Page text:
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The (Dis-)Equalizer

The (Dis-)Equalizer

Sometime in the mid to late 1990s, an article from the English DIY scene piqued my curiosity.

The text was written by Thorsten Loesch, who until 2019 was the mastermind behind one of the most creative companies in the entire hi-fi circus and was once known in the scene as an incredibly active DIY hi-fi nerd. The article was about a digital equalizer that was as inexpensive for the time as it was feature-rich. Just like a child that has seen a Swiss army knife for the first time, I was immediately hooked and ordered the device. And just like the kid with the pocket knife, I got up to all sorts of nonsense with the equalizer. Unfortunately, the quality of the music playback rarely benefited from any of this. At some point I lost interest in the jack-of-all-trades and sold the device, only to find out shortly afterwards that its successor had seen the light of day. This was even cheaper and offered even more possibilities to bend the sound. Wonderful, finally some playtime again! Other measures had served me better in improving my music playback system, but this thing just triggered a “want-to-have” reflex and I absolutely had to have it. Many of my fellow sufferers will probably have had a similar experience. This time, however, the equalizer remained permanently in my collection and recently, it even got reactivated again.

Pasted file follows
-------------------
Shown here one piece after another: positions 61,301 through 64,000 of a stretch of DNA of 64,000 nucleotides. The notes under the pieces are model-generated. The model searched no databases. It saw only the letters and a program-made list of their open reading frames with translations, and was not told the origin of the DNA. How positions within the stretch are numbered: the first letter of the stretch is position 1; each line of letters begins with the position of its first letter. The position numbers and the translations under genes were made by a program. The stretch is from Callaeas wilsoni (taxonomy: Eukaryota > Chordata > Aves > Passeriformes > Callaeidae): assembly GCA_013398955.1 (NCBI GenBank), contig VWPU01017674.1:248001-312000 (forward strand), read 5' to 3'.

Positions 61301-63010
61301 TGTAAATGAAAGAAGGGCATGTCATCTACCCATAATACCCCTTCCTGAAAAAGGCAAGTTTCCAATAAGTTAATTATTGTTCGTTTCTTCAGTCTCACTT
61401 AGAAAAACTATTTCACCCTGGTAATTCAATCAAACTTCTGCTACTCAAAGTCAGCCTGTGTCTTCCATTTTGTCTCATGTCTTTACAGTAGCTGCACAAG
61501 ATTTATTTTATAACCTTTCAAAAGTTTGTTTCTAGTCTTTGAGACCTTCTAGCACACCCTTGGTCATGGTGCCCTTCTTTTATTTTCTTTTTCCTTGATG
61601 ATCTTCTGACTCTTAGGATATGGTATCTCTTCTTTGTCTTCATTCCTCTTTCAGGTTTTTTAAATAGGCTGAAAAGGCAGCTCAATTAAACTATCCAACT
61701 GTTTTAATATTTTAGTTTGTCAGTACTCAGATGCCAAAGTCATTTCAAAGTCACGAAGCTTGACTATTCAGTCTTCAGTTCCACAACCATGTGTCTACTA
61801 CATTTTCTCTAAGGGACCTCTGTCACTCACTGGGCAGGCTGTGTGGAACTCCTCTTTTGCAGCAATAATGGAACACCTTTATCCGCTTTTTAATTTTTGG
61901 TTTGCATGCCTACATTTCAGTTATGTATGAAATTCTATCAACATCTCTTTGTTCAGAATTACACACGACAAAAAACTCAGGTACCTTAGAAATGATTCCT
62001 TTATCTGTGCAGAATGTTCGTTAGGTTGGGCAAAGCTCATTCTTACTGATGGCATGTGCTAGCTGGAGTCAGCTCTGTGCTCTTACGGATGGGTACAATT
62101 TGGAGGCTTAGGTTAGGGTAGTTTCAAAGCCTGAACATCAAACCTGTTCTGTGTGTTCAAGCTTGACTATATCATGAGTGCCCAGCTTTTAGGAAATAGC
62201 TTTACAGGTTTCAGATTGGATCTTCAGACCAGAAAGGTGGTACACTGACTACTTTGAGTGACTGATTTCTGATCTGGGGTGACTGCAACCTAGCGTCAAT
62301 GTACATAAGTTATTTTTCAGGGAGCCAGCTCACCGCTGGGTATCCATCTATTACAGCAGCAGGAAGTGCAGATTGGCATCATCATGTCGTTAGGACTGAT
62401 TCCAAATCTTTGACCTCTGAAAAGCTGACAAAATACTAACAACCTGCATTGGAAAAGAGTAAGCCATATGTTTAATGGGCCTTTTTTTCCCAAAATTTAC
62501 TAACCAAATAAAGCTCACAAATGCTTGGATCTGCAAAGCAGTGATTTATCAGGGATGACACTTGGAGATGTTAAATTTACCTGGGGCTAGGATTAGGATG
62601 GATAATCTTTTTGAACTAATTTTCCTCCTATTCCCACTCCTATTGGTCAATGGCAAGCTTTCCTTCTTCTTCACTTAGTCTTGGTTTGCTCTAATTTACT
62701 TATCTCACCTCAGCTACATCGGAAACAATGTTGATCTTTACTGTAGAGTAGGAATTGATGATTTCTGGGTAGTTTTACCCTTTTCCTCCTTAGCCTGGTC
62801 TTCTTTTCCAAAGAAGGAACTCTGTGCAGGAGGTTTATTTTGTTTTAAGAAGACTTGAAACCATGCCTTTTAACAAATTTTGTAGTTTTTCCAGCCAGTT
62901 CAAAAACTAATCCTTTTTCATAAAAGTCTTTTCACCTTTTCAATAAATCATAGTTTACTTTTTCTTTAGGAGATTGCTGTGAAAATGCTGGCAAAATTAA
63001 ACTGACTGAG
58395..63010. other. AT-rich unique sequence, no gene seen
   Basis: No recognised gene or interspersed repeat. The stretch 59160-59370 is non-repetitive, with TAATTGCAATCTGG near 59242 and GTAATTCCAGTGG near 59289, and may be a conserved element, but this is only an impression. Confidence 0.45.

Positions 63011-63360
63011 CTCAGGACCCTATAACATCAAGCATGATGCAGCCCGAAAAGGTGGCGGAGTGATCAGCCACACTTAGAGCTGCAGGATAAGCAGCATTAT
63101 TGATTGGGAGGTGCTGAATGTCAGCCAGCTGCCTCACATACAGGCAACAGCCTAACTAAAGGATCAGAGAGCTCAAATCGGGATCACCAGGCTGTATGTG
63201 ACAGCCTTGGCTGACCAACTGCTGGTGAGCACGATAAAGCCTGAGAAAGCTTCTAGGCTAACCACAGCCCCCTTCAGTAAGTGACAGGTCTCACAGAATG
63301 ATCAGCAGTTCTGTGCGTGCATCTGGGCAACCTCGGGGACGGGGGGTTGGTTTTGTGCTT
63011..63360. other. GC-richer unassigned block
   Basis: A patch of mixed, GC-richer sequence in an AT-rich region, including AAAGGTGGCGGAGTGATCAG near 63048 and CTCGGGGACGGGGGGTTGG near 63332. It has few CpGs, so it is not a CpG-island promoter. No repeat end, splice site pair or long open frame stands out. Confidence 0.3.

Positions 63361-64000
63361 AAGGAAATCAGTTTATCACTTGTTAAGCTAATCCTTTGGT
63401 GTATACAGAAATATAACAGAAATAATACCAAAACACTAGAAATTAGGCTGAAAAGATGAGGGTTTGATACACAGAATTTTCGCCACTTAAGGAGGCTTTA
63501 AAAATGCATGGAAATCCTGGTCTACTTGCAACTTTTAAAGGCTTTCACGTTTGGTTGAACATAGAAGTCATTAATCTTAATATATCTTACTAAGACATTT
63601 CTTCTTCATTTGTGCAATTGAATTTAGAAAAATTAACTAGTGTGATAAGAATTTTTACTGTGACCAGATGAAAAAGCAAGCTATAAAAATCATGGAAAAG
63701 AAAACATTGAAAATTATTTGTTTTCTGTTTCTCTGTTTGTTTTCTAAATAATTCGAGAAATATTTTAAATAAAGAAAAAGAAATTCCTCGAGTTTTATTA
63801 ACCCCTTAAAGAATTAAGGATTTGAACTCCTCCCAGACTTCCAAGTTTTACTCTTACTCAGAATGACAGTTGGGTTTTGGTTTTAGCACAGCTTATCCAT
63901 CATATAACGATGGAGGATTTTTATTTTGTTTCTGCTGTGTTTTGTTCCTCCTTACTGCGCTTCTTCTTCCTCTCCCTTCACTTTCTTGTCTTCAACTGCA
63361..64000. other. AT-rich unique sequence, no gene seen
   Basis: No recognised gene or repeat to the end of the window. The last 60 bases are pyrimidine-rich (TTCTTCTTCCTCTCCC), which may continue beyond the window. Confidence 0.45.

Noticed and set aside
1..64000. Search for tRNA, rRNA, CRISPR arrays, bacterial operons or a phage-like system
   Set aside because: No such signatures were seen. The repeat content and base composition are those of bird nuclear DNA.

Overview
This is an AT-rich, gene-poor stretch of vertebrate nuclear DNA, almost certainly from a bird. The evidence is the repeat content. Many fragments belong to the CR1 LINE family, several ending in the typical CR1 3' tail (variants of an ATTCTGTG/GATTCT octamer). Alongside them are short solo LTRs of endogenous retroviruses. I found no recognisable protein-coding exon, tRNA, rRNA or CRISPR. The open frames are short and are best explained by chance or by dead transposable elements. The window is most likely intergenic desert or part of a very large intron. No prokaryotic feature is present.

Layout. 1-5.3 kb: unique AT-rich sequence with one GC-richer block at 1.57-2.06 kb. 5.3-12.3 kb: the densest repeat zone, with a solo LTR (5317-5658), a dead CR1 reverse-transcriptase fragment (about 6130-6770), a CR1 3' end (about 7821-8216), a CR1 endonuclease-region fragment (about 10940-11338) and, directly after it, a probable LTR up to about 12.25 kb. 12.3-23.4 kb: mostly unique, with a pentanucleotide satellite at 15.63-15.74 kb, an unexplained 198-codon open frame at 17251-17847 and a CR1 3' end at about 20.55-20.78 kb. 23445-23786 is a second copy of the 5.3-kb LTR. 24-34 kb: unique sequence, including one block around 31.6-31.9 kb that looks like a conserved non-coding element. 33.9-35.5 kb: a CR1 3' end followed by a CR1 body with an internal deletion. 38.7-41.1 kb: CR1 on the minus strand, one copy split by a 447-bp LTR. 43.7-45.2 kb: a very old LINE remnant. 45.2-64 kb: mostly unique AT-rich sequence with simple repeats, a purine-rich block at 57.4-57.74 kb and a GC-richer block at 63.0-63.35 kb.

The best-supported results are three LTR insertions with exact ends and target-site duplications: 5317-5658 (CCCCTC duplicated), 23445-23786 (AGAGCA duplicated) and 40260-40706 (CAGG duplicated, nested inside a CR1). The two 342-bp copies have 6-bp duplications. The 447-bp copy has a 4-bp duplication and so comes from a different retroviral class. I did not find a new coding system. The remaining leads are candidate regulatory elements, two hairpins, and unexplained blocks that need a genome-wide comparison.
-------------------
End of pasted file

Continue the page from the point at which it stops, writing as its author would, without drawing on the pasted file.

For some time now, I’ve been looking for a way to spice up old music recordings in purely digital form without converting them to analog. A little lift on the bass or treble while lowering the mids a tad or vice versa can make a world of a difference. In earlier times, every amplifier had a few tone controls for this very purpose. The pinnacle of the evolution of such sound enhancers was then as now the Cello Audio range, unfortunately unattainable for me and also not a digital device. For fully digital chains like mine, such sound enhancers also exist, but their capabilities fit my requirements about as well as the capabilities of a supercar for driving to the bakery on the next street corner. Unfortunately, digital and a focus on the essentials seem to be mutually exclusive. Why is that, why is “more” always equated with “better”?

Back to my old digital equalizer. Although it’s already 20 years old, it’s completely overkill for the little bit of sound control it’s now being used for. Unlike many of its modern counterparts, however, it is still pure hardware that works independently without any computer support. It can also be configured to limit itself to what is essential for the task at hand and is reasonably intuitive to use. Not quite as intuitive as the tone controls from yesteryear, but still. If the device proves to be sonically transparent in linear mode, the old box might just become a permanent guest in my listening room.

The (Dis-)Equalizer

Time will tell …

The stated retail price of the reviewed device is valid as of the time of the review and is subject to change.